No matter one’s career choice, family life, ethnicity, or culture, finding and owning one’s personal identity is a persistent struggle that can last an entire lifetime. One is surrounded by media and messages feigning “the perfect life” which begin to consume one’s thoughts with “what if’s” or “if only’s”. Lucy Grealy struggles with defining her self-image in her autobiography, Autobiography of a Face. Throughout Grealy’s accounts of her battle with cancer, bullies, and her self-esteem, readers get a raw, painful, yet incredibly relatable look into the elements that can contribute to self-image. In writing Autobiography of a Face, Grealy leaves readers with a chilling lesson: only readers themselves, not peers or the media or society, can choose how to define their lives. One must choose wisely and continually combat the world’s messages because self-image can set the stage for one’s entire life.
“Maybe she’s born with it. Maybe it’s Maybelline.” This slogan has been heard in every Maybelline makeup commercial and presents its viewers with women with unrealistically long eyelashes, flawless skin and fully glossed lips. But have we ever stopped to consider the message that these commercials entail? Could these Maybelline models have stumbled upon a full face of makeup that could be mistaken as a natural look? The media portrays these unrealistic standards to men and women of how women should look, which suggests that their natural face is not good enough. Unrealistic standards for beauty created by the media is detrimental to girls’ self-esteem because it makes women feel constant external pressure to achieve the “ideal look”, which indicates that their natural appearance is inadequate.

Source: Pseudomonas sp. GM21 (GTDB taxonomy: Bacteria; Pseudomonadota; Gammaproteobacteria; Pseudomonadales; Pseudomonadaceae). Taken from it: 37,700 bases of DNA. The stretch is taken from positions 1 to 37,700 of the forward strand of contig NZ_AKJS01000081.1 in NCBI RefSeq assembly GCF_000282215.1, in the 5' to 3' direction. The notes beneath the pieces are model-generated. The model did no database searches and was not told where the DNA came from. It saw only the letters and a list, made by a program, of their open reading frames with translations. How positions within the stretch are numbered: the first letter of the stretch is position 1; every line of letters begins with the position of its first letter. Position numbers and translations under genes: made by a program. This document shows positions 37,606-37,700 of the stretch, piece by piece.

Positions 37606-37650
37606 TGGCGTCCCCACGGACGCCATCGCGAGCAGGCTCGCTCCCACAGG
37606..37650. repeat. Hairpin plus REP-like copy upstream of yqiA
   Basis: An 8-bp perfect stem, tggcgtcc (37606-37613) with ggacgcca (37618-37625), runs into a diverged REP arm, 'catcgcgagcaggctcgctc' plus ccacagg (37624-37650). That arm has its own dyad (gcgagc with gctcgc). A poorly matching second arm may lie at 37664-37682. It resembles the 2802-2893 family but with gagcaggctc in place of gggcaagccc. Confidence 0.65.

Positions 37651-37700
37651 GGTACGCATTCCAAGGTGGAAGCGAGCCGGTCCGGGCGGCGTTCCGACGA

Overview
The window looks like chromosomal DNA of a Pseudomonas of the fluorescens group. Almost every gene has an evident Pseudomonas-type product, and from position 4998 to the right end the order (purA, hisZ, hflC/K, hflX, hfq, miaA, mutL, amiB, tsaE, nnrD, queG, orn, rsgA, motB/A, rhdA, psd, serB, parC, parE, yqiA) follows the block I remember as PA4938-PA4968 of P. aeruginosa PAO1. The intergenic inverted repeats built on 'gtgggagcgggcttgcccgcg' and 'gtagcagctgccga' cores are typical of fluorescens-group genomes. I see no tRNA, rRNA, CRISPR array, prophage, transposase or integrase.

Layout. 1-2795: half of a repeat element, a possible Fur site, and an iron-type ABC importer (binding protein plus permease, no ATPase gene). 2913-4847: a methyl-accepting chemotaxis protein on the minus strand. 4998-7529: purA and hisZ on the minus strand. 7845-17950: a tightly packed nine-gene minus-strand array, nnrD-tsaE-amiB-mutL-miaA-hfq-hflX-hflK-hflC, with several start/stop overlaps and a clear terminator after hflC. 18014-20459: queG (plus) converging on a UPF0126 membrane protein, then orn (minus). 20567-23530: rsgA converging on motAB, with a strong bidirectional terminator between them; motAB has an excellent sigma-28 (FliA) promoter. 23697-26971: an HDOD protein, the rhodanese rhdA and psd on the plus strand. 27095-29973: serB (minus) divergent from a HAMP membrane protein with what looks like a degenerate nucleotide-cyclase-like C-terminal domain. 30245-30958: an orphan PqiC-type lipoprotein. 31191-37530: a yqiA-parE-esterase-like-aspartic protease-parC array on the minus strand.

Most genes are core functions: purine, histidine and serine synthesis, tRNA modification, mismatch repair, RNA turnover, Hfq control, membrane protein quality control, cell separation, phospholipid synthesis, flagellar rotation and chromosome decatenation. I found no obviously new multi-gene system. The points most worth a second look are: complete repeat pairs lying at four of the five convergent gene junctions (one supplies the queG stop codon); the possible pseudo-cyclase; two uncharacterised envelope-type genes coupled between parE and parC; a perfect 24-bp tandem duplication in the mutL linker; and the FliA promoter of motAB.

“Where Are You Going, Where Have You Been?” written by Joyce Carol Oates is a story about fifteen year old Connie who’s world is changed after an encounter with a stranger. Connie’s paradigm is transformed during and after this event.
Beauty Pageants deprive children of their confidence and childhoods because they lower girls self esteem. In today 's society, many magazines, movies, and runways pressure women to look a certain way, and to act a certain way. Young girls, even girls as young as one years old, can be affected by today’s obsession with fitness and perfection. These girls can take drastic measures to change what they look like, even going as far as starving themselves (Freymark 29). Beauty pageants are notorious for highlighting outward looks,and to many girls who believe that they are not beautiful enough, being judged on one 's appearance can cause a devastating blow to a girl’s confidence. In fact, Freymark states in her article “ Let the Girls